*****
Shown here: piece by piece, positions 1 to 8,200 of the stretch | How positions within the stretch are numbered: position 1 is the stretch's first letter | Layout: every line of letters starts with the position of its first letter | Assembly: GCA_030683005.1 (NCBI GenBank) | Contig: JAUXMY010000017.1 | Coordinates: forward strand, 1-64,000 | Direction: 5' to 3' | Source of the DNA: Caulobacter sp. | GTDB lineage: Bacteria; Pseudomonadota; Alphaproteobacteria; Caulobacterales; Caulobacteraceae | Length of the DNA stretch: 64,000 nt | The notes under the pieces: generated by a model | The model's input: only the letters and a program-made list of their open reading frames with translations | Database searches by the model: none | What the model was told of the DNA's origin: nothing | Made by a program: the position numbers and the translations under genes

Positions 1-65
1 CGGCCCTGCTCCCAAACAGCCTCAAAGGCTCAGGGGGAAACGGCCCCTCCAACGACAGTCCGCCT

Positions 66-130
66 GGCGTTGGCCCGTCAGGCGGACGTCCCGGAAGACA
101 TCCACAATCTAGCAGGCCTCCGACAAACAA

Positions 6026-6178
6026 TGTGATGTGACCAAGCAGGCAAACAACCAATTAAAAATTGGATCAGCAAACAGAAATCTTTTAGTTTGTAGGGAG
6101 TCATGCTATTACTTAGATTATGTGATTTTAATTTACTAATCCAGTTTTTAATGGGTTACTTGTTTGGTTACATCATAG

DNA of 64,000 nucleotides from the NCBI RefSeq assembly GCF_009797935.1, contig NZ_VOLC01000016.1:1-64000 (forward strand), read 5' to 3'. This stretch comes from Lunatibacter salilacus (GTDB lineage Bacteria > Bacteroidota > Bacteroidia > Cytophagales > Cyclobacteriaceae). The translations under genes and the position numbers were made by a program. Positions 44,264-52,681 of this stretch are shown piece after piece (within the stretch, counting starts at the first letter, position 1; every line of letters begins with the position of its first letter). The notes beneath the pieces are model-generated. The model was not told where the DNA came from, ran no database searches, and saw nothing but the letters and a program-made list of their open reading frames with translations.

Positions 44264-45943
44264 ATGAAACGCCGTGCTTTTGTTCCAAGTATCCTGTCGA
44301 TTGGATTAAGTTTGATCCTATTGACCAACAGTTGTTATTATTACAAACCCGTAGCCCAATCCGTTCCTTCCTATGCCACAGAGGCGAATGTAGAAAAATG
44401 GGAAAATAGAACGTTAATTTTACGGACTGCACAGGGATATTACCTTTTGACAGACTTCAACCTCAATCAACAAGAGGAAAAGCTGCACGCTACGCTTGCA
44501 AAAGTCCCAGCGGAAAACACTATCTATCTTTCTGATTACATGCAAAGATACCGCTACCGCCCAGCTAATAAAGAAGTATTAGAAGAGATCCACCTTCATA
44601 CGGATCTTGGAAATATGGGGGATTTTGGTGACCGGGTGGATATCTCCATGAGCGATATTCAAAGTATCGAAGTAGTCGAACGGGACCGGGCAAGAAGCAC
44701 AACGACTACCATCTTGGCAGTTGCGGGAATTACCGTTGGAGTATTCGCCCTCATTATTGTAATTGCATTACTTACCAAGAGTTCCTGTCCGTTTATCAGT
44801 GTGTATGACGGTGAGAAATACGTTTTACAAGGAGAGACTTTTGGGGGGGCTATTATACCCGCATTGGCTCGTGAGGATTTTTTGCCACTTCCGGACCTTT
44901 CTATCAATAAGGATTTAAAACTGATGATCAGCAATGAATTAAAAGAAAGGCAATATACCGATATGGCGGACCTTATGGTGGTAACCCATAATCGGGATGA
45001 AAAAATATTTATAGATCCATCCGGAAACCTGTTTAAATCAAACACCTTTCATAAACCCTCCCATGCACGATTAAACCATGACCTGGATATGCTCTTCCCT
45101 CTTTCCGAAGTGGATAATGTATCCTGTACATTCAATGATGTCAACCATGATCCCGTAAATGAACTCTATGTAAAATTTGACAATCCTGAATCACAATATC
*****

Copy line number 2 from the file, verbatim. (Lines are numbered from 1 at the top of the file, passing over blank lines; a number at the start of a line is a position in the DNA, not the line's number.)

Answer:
Positions 1-65